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New Copyright Exceptions due to become law on 1 October 2014

 
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AndyJ
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PostPosted: Wed Jul 30, 2014 1:51 pm    Post subject: New Copyright Exceptions due to become law on 1 October 2014 Reply with quote

Regular readers of the forums here may have seen references to various prospective changes to the fair dealing exceptions to copyright for private copying, quotation, parody and pastiche.
Yesterday afternoon, the House of Lords voted into law the Statutory Instruments necessary to make these changes, which will come into effect on 1 October 2014. You can read the relevant SIs here:
The Copyright and Rights in Performances (Personal Copies for Private Use) Regulations 2014
The Copyright and Rights in Performances (Quotation and Parody) Regulations 2014
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Nick Cooper
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PostPosted: Tue Aug 05, 2014 1:42 pm    Post subject: Reply with quote

Have there been any developments with the rules regarding unpublished works, which I think you've mentioned previously?
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AndyJ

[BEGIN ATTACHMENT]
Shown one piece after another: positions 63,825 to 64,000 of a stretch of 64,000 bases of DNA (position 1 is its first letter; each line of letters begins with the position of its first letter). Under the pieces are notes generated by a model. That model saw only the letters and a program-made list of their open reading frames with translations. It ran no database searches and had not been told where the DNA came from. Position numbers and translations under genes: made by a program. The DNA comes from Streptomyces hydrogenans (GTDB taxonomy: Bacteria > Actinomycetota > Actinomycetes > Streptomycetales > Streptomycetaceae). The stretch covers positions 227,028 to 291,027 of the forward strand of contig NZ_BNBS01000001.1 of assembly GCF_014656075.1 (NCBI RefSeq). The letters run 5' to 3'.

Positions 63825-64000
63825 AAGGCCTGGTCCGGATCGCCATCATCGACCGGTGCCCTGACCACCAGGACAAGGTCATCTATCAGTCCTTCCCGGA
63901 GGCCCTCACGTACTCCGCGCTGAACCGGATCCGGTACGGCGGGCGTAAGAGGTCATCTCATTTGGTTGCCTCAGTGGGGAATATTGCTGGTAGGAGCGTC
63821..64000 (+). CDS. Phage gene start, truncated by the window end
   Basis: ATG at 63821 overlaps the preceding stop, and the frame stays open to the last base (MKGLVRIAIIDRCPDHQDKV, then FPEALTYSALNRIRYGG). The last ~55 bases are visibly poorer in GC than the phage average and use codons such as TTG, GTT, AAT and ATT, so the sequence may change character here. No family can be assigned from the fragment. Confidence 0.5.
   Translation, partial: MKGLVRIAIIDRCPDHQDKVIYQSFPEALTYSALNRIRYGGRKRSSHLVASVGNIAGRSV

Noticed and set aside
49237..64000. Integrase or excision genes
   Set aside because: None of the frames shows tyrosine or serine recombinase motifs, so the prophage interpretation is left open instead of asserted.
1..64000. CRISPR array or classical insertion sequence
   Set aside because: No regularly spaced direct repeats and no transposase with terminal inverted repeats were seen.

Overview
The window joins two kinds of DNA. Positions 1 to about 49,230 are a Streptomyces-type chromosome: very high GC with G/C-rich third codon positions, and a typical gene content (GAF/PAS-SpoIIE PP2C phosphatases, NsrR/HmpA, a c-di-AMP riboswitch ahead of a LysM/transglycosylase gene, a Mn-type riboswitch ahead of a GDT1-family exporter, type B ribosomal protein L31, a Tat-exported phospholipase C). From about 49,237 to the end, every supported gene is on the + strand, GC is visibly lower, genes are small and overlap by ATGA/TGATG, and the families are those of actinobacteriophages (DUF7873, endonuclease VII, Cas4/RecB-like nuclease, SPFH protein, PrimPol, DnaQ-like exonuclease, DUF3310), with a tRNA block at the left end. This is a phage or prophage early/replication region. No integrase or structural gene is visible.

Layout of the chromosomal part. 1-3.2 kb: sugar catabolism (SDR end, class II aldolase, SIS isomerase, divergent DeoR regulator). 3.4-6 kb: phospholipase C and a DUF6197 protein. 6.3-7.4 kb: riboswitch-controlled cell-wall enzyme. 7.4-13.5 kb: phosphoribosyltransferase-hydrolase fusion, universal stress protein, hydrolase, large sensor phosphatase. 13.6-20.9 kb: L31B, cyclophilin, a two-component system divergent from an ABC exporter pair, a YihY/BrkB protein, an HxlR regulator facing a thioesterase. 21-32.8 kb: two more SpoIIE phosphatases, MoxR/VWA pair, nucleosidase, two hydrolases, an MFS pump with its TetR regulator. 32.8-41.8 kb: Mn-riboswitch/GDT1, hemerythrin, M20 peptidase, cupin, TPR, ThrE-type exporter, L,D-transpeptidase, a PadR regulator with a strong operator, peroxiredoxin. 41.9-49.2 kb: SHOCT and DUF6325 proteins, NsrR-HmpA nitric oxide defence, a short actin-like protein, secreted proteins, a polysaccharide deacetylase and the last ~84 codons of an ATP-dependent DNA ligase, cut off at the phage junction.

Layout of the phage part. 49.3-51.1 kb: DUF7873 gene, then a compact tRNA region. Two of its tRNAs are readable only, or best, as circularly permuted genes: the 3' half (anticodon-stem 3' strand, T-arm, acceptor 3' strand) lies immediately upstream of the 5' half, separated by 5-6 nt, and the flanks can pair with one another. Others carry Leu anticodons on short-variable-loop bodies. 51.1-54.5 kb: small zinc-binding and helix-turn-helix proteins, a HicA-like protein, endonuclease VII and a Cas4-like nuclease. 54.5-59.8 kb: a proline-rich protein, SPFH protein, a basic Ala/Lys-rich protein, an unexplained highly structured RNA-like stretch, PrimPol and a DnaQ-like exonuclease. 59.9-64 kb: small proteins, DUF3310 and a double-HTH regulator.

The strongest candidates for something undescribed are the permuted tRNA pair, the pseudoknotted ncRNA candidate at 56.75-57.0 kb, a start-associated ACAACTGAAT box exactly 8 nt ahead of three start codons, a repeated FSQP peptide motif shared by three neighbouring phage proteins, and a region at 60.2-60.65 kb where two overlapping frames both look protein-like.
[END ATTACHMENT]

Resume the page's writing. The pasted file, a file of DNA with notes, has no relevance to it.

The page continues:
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PostPosted: Tue Aug 05, 2014 7:22 pm    Post subject: Reply with quote

Nick Cooper wrote:
Have there been any developments with the rules regarding unpublished works, which I think you've mentioned previously?

Hi Nick,

You will recall that section 76 of the Enterprise and Regulatory Reform Act (ERRA) 2013 gave the Secretary of State the power to amend the duration of protection for unpublished works, but although most of the other changes authorised by Chapter 6 of the ERRA to do with copyright have now been implemented, this one remains in limbo. I haven't seen anything from the IPO to indicate they are working on a draft Statutory Instrument on the subject.

It is worth noting that the new Copyright and Rights in Performances (Certain Permitted Uses of Orphan Works) Regulations 2014 (SI number not yet available) which come into force on 29 October 2014 permit a number of institutions such as not-for-profit libraries, archives and public service broadcasters to effectively publish unpublished orphan works (see serial 5 in the table in part 2 of the Schedule to the SI). This is the SI which brings into UK law the EU Orphan Work Directive (Directive 2012/28/EU) pdf. It should not be confused with the similarly named The Copyright and Rights in Performances (Licensing of Orphan Works) Regulations 2014 (again no SI number yet allocated) which introduces the UK licensing scheme for orphan works. This latter SI makes no mention of the publication status of the work being treated as an orphan so it will be interesting to see whether the IPO, as administrators of the scheme, will allow unpublished works to be included.
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Nick Cooper
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PostPosted: Wed Aug 06, 2014 12:40 pm    Post subject: Reply with quote

OK. May main interest in this area is related to an author whose published works will fall into the public domain in the next few years, but that will still leave a lot of his unpublished works covered. The agents for the estate are notoriously demanding, and I would expect that will only get worse when all they have left to exploit is the unpublished works, unless there is a radical change in the rules.